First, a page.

Do It Yourself
Posted by: Roberta Fallon
By Roberta Fallon
November 25, 2014
When you get advice to “Just do it!,” don’t be put off. That’s not a brush off; rather, it means the person advising you believes in your capacity to get the job done, and that’s awesome.
The Means are Available
To state the obvious: This is The Era of DIY. Whatever you want to do in the 21st Century, the means are at your disposal. We are in a time of unparalleled means – means of production; means of distribution; means of communication; means of financing and sadly, means of destruction. Actually, nowadays there is little you can’t do yourself, or can’t do with, say, a little help from your friends.
You are Able
At its base, DIY embodies a great sentiment: that you are powerful. You can learn the skills needed to do just about anything. Do you want to make a 3-D print of salt and pepper shakers to give to your best friend who is graduating college? You absolutely can do that. 3-D printing studios exist and you can access them, and you should, if that is your dream. Do you want to make a small edition of books of your drawings or photographs to sell at a holiday craft fair? Online publishing is there for you.
Artist as Idea Generator
As an artist you are an idea generator. You think things up. Ideas fuel your work. You probably have invented something already. But an artist’s ideas are nothing unless realized. A painting, sculpture, installation, print, video, play, tv show, comic book, book or game is an idea realized. It can be a powerful thing. If the idea is big enough its realization can change the world. Take Picasso’s Guernica.
DIY and Sharing
Or Wikipedia. The free encyclopedia available to all may seem like no big deal, but it is. Wikipedia de-institutionalized “official” information — previously contained in books made by private companies, who sold that information for profit – and made the information free and widely available. The founders of Wikipedia, they did it themselves!
And they invited the world to participate in their creation. Not only can you “use” Wikipedia to research, but, as an informed citizen of the world, you can correct or edit Wikipedia. You can create new Wikipedia pages. You can, if you choose, contribute to the vast and ever-growing body of knowledge about things that matter to humans on Planet Earth. Wikipedia is a perfect storm of DIY and sharing that should be a model to us all.
Example – PFSHN 215
Let’s say it’s 2014 and you want to start a publication in Philadelphia about fashion. You are sick of Vogue and W and see a real need for a grass roots magazine written by young people and dealing with contemporary issues. You are passionate about this and think your idea is brilliant – you even have a name: PFSHN 215. In your research you find out that printing is expensive and distribution is labor intensive and a logistical nightmare. You are deflated.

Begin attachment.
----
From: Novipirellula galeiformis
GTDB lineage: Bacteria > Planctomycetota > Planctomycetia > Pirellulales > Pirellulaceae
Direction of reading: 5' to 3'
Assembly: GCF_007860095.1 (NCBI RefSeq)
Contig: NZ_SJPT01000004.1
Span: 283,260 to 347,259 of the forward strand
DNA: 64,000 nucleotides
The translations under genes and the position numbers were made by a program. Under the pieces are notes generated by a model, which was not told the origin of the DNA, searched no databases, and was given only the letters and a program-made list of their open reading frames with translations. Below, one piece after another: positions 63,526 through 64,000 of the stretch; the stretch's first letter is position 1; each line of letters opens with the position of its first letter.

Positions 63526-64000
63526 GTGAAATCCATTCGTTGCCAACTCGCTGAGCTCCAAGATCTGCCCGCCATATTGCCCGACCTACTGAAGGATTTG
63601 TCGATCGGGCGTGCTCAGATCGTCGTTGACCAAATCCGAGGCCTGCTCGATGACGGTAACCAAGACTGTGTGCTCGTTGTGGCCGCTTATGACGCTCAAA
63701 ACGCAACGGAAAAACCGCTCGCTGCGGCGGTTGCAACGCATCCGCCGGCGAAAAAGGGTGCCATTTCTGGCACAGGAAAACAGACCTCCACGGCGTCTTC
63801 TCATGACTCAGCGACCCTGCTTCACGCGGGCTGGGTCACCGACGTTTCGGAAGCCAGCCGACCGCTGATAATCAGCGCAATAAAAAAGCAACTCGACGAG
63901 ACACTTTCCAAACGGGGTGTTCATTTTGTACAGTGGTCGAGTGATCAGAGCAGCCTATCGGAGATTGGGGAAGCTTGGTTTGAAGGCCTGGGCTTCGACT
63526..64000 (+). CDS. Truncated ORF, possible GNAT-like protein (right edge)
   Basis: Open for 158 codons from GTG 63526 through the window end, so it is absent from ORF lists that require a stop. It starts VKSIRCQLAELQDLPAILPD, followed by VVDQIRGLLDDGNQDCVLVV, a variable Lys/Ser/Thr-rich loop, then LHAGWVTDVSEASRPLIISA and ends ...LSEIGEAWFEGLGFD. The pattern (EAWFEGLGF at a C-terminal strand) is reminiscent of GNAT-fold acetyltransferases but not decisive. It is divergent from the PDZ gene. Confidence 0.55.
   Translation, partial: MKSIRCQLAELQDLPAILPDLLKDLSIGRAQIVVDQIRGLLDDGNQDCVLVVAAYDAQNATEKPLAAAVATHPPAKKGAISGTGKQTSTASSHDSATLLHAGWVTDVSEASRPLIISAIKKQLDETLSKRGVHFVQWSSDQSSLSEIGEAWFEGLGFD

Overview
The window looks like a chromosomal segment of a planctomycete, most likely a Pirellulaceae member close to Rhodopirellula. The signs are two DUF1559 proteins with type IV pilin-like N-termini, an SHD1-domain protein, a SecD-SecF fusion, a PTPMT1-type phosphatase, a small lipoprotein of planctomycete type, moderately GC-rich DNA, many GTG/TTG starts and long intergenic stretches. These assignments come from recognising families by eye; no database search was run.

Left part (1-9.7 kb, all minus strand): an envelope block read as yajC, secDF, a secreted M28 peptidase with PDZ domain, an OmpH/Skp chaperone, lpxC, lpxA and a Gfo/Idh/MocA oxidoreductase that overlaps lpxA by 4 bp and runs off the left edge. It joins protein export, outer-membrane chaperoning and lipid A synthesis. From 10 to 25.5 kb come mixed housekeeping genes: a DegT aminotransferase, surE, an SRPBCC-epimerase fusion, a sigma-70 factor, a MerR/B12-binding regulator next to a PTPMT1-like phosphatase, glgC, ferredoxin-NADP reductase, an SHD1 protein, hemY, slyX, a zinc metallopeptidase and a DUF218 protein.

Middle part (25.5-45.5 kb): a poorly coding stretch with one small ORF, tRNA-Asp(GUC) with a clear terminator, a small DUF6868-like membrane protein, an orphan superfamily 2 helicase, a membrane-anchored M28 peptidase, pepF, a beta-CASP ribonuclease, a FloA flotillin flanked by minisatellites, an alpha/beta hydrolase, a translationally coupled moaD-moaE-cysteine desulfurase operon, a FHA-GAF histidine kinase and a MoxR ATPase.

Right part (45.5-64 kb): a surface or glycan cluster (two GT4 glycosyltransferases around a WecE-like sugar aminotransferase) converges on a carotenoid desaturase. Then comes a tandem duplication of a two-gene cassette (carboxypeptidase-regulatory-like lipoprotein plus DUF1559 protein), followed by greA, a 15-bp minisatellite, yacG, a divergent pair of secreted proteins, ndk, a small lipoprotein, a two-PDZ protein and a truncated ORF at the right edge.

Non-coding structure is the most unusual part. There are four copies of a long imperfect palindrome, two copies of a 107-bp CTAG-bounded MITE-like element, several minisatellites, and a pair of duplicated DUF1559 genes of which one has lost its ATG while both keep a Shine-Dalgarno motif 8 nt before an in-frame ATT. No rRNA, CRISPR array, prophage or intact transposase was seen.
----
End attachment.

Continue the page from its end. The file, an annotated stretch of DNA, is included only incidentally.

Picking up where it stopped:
Then someone tells you “Just start a blog.” Do you take the challenge? Yes, you do! You’re an artist and a risk-taker and you believe in your idea – and so do others you’ve talked with. You move forward. You get some help from friends and colleagues. And, after a lot of work and some sleepless nights, you launch your online publication. You have made something of value that contributes to the world around you.
Do It Yourself, Together
Crucial to the success of PFSHN 215 is the collaborative approach to Doing It Yourself. It is easier to feel empowered if you are working collaboratively. Two heads are great for discussing issues; four hands get more work done; two people’s finances create a bigger bucket of cash; two people buoy each other’s spirits in stressful times like when you’re waiting to hear about the grant you applied for. There are many reasons to collaborate but if you want to Do It Yourself, there is no better way than to Do It Yourself, Together.
Financing It Yourself, Together
Unless you’re a trust fund baby or have access to Venture Capital, you will most likely begin funding your project, your idea, your practice, out of your own pocket, either with cash or credit cards. I have heard stories of successful artists who max out their credit cards to realize a project. It shouldn’t have to come to that but sometimes it does.
Crowd sourcing platforms (Kickstarter, IndieGoGo) are DIY Financing that help an artist realize a project. Generally speaking, crowd sourcing is for a specific project not for general operating expenses. “I need money to frame my drawings for a show I’m in next month” is a better pitch than “I need money to buy stretchers and canvas so I can begin work on a new series of paintings.”
Crowd sourcing is an innovative idea that is both DIY and part of the sharing economy. But unlike Wikipedia, crowd sourcing platforms are for profit, and some of the sharing is sharing a percentage of the revenue you make from your appeal with your crowd sourcing host. Don’t hate them, it’s just business. But do be aware that if your financial goal is $2,500, you probably need to raise around $3,000 to make up for the percentage the crowd funding platform will take.
Making art is a risky business. But taking that risk is very much worth it. With confidence in yourself and with a little help from friends and collaborators you really Can Do It Yourself.